I was working in a Commercial building yesterday, hooking up some new mains. In the bottom of the switchboard I saw this enclosure marked "Telecommunications Earth- Do Not Disconnect!". And there was a 6mm2 wire leaving the box and running (I presume) out to an electrode outside. I've never seen one of these boxes before, at least if I have, I've never taken any notice. Why does the telcom's system need to be earthed?. I thought it was a DC system, that was isolated from earth. Could Paul or someone else please enlighten me?. It just struck me as strange, it being the first time I've seen one!.
Let's face it, these days if you're not young, you're old - Red Green
What's in the box? Probably a primary protector like we require here in the US. Protects the premises TELCO wiring, devices and building from damage caused by lightning and power crosses entering on the TELCO lines.
The DC supplies used to power normal telephone equipment aren't isolated from earth. The norm is for the positive pole of the battery bank to be earthed.
The protection that Hal mentioned is one possibility, although I don't know whether this is commonplace at the subscriber's installation in New Zealand. It's not found in the U.K., but then we have a much lower incidence of lightning storms compared to most parts of North America.
Was there a PBX in this building, with its own power supply? If so, then this could be the main earth for the PBX. As well as the desire to securely ground the supplies to stabilize voltages to earth, there's also the point that some trunks to a PBX (either a regular PBX or a Centrex-type system) are ground-start lines. That means that to seize the trunk you momentarily apply a ground to one side of it instead of just completing the loop tip-to-ring as on a conventional line.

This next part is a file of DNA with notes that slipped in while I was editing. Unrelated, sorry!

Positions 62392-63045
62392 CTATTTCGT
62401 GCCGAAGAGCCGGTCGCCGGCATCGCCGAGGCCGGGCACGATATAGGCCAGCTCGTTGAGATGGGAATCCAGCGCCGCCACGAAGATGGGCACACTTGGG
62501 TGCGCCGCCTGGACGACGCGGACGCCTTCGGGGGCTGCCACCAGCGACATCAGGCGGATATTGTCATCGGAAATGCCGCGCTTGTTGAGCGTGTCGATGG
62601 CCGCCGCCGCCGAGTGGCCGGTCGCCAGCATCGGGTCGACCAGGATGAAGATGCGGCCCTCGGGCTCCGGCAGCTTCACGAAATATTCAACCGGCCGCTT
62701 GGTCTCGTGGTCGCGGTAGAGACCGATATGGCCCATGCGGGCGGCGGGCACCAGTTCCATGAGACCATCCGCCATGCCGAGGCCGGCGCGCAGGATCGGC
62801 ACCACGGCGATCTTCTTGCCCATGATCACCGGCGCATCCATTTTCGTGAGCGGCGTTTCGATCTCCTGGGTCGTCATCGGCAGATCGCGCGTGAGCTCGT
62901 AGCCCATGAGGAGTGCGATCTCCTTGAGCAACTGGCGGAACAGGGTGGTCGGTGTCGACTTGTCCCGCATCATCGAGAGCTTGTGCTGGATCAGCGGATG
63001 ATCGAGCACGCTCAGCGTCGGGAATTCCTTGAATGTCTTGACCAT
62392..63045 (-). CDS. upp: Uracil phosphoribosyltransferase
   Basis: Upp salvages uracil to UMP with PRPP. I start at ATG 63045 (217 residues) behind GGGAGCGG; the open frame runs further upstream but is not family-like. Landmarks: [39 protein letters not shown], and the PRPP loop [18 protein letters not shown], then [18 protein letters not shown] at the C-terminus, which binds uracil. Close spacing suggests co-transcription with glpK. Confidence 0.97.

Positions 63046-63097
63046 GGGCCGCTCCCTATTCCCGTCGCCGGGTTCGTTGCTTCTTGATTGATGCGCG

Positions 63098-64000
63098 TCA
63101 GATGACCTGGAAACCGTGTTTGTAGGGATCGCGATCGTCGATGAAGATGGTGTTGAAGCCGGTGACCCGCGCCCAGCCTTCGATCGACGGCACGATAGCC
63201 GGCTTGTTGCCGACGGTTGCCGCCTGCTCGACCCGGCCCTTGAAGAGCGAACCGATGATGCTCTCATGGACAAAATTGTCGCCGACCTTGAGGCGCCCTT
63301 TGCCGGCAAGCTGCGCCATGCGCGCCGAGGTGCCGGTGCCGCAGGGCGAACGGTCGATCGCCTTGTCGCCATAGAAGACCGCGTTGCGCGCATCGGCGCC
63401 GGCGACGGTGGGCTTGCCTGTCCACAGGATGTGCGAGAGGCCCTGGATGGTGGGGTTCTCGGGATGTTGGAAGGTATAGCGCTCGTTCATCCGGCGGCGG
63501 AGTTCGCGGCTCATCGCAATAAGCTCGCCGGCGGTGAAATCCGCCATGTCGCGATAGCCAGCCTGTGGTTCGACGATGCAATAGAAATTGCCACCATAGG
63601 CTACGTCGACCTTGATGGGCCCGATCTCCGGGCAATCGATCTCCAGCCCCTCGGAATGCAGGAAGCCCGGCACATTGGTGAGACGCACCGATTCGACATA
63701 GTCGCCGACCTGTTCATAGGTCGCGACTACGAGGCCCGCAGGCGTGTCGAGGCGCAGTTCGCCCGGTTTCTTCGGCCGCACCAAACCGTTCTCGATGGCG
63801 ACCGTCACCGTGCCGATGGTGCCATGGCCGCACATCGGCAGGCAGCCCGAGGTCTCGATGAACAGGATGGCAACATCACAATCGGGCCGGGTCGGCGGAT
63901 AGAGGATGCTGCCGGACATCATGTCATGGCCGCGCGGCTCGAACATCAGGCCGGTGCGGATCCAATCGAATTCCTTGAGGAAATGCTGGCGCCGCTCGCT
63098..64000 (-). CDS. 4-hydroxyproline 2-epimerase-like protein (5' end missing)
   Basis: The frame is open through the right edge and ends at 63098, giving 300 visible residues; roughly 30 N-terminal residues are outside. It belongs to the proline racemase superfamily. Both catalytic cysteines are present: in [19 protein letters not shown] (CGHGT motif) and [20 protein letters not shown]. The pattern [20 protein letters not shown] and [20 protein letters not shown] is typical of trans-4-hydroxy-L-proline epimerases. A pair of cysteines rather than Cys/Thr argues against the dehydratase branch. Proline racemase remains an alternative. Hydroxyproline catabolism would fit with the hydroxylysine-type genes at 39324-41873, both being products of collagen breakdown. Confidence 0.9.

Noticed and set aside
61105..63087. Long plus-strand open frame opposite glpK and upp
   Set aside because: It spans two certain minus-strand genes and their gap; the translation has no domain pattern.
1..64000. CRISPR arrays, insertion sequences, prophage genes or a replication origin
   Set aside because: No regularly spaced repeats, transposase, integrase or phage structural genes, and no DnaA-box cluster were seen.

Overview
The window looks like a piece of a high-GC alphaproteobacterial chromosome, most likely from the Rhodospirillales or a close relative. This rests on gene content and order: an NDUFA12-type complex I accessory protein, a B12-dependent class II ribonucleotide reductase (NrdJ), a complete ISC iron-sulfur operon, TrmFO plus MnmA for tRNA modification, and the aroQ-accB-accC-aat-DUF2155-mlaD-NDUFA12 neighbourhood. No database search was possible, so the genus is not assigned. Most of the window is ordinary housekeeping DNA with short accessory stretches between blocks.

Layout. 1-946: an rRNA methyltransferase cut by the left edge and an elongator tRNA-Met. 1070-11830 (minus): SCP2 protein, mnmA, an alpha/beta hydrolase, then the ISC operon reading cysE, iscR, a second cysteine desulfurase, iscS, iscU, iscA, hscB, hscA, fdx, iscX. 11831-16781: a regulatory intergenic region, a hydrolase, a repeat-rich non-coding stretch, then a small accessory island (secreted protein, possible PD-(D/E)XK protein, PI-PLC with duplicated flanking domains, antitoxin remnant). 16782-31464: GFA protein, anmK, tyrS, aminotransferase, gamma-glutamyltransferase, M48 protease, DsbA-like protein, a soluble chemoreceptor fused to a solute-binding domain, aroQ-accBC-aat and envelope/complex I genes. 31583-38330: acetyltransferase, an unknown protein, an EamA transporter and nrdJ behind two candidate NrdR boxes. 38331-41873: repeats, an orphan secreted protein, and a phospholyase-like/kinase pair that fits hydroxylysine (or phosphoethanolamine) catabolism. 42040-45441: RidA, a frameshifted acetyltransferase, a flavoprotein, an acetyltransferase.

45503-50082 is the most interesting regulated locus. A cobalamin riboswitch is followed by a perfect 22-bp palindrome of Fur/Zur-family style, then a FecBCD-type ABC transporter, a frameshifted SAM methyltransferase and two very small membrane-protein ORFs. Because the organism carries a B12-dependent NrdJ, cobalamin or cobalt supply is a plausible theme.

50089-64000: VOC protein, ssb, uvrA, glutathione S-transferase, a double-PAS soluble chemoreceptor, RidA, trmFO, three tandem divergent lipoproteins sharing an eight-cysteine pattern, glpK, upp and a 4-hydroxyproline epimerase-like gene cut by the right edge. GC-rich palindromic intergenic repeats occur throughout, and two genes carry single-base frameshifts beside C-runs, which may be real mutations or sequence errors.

If this is a sizeable commercial place with its own PBX, then that telecoms earth is probably providing all three of these functions combined.
In many places, grounding of telecomm gear is almost taken for granted, but at times given great care in design, installation and maintenance. Serious problems can surface if grounding for AC switchgear, telecomm and lightning protection are not cross-connected. The “lower half” of Ben Franklin’s 1752 invention is usually alive and well in one form or another.
Although the North American continent has a wide range of lightning incidence, an “entrance protector” is a default item in all buildings, whether served from overhead or underground from telco central office. Routinely, surge protection above residential duty is furnished in 25-pair groups, and the protector modules are sacrificial, so usually made easy to replace; e.g., “5-pin” modules.